Electronic health records don’t increase Medicare fraud, study finds

July 8, 2014
Contact: umichnews@umich.edu

A medical record is displayed on a tablet computer. (stock image)ANN ARBOR—Concerns that nationwide electronic health record adoption could lead to widespread fraudulent coding and billing practices that result in higher health care spending are unfounded, according to a study from the University of Michigan Schools of Information and Public Health and the Harvard School of Public Health.

Following the passage of the HITECH Act in 2009, more than 5,000 hospitals became eligible for financial incentives to adopt and engage in “meaningful use” of electronic health records. Early results show that more than half of all eligible hospitals have qualified for incentives. The Act was motivated by the expectation that electronic health record use would improve the quality of care and reduce costs by avoiding inefficiencies, inappropriate care and medical errors.

However, some experts have suggested that the increased documentation abilities of electronic health records could lead to practices like upcoding, in which care providers select billing codes that reflect more intensive care or sicker patient populations, or record cloning, which involves copying and pasting the same examination findings for multiple patients. Both these issues could drive up health care costs by documenting and billing for care that did not occur.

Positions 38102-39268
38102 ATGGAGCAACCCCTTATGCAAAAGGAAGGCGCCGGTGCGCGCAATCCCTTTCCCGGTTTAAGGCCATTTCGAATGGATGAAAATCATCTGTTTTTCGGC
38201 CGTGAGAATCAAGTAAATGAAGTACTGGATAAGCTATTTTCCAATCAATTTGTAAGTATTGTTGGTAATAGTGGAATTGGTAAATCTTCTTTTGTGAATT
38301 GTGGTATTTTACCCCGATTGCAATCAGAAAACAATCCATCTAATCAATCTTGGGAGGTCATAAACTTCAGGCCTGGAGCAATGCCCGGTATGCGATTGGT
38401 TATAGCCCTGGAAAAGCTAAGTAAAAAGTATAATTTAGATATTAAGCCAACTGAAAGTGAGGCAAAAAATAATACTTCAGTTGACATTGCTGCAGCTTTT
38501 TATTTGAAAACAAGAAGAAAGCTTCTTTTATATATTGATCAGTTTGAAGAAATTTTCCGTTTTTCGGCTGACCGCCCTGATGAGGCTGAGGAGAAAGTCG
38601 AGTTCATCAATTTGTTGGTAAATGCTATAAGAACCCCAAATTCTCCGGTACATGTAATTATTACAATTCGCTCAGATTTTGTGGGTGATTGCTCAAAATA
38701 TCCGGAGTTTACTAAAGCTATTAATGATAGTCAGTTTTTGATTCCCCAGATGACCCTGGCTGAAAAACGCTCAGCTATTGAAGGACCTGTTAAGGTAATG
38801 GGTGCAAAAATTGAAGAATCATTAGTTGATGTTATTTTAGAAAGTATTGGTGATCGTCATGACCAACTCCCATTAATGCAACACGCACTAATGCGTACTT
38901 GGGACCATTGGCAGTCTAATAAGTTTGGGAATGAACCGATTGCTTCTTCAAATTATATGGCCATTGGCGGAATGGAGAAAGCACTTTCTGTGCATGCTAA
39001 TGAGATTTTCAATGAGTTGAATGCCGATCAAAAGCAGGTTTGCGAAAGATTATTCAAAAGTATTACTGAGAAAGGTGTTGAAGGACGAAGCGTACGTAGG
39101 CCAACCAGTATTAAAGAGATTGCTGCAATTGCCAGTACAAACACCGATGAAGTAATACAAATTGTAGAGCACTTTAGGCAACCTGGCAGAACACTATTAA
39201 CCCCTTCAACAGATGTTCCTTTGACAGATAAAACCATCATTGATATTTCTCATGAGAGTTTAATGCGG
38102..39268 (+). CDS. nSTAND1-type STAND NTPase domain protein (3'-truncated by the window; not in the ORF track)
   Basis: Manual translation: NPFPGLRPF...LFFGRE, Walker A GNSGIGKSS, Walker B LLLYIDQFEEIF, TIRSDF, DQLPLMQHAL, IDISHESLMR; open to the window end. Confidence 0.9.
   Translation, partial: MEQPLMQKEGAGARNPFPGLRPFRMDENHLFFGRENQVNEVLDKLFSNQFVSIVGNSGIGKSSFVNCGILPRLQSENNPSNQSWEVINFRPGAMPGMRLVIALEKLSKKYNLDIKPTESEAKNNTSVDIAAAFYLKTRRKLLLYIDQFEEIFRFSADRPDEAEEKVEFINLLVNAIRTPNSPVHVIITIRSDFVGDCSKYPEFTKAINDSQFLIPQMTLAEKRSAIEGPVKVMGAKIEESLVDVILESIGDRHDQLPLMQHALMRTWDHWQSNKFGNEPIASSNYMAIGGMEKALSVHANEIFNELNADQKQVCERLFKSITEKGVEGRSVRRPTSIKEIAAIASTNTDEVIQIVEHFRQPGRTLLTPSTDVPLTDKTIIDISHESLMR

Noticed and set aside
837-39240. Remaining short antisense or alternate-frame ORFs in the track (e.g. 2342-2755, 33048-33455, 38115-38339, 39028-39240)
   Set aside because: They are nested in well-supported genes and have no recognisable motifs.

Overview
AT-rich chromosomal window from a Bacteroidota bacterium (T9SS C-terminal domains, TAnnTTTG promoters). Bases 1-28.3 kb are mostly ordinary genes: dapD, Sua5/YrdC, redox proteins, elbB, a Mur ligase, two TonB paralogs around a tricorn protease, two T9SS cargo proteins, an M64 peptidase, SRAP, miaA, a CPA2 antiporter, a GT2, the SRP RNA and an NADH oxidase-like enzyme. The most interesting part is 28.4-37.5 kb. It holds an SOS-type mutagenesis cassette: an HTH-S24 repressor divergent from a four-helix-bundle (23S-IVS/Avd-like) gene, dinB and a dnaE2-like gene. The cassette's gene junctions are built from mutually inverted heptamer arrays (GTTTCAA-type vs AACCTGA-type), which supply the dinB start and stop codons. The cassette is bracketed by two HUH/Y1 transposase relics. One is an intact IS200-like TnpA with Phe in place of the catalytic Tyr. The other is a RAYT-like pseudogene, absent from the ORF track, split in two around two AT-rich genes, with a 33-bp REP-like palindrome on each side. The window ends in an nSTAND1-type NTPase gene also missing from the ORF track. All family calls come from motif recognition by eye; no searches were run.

The study, by Julia Adler-Milstein, U-M assistant professor of information, and Ashish K. Jha, Harvard professor of public health, is published online in the July issue of Health Affairs.

“There have been a lot of anecdotes and individual cases of hospitals using electronic health records in fraudulent ways. Therefore there was an assumption that this was happening systematically, but we find that it isn’t,” said Adler-Milstein, who is also an assistant professor of health management and policy in the U-M School of Public Health.

To examine these claims, the researchers analyzed longitudinal data to determine whether U.S. hospitals that had recently adopted electronic health records had greater subsequent increases in the severity of patents’ conditions and payments from Medicare, compared to similar hospitals that did not adopt. The research focused on hospitals that would be likely to change their coding practices: for-profit hospitals, hospitals in competitive markets, and hospitals with a substantial proportion of Medicare patients.

Despite widespread stories and concerns among policymakers about the potential for electronic health records to increase fraudulent billing, the authors found that adopters and non-adopters increased their billing to Medicare at essentially identical rates. They found the same results among the groups of hospitals most likely to use electronic health records to increase coding and revenue.

With no empirical evidence to suggest that hospitals are systemically using electronic health records to increase reimbursement, the study’s findings should reduce concerns that EHR adoption by itself will increase the cost of hospital care.

The results also suggest that policy intervention to reduce fraud is not likely to be a good use of resources. Instead, the authors recommend that policymakers focus on ensuring that hospitals use EHRs in ways that are most likely to reduce health care spending and improve the quality of care.

The paper is titled, “No Evidence That Hospitals Are Using New Electronic Health Records to Increase Medicare Reimbursements.” Health Affairs is a peer-reviewed journal focusing on health policy thought and research. The study will be published in an upcoming print edition of the monthly journal.


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